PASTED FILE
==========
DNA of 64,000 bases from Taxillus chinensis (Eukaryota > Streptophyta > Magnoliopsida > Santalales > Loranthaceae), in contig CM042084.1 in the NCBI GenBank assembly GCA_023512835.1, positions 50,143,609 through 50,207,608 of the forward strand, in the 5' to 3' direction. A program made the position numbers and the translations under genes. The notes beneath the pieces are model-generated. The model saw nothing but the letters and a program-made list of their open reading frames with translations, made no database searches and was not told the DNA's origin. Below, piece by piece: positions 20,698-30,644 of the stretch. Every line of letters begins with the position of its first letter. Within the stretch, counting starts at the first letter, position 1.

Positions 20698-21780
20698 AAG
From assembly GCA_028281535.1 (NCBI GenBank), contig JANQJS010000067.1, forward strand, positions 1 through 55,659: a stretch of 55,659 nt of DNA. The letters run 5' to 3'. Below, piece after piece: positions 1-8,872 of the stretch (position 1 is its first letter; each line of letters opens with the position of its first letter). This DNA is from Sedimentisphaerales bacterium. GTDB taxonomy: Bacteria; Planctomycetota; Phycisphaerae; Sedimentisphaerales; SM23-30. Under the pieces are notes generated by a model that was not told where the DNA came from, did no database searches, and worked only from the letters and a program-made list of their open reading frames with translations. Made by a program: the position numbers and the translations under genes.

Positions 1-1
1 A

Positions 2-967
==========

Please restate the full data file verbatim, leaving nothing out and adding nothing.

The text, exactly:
DNA of 64,000 bases from Taxillus chinensis (Eukaryota > Streptophyta > Magnoliopsida > Santalales > Loranthaceae), in contig CM042084.1 in the NCBI GenBank assembly GCA_023512835.1, positions 50,143,609 through 50,207,608 of the forward strand, in the 5' to 3' direction. A program made the position numbers and the translations under genes. The notes beneath the pieces are model-generated. The model saw nothing but the letters and a program-made list of their open reading frames with translations, made no database searches and was not told the DNA's origin. Below, piece by piece: positions 20,698-30,644 of the stretch. Every line of letters begins with the position of its first letter. Within the stretch, counting starts at the first letter, position 1.

Positions 20698-21780
20698 AAG
From assembly GCA_028281535.1 (NCBI GenBank), contig JANQJS010000067.1, forward strand, positions 1 through 55,659: a stretch of 55,659 nt of DNA. The letters run 5' to 3'. Below, piece after piece: positions 1-8,872 of the stretch (position 1 is its first letter; each line of letters opens with the position of its first letter). This DNA is from Sedimentisphaerales bacterium. GTDB taxonomy: Bacteria; Planctomycetota; Phycisphaerae; Sedimentisphaerales; SM23-30. Under the pieces are notes generated by a model that was not told where the DNA came from, did no database searches, and worked only from the letters and a program-made list of their open reading frames with translations. Made by a program: the position numbers and the translations under genes.

Positions 1-1
1 A

Positions 2-967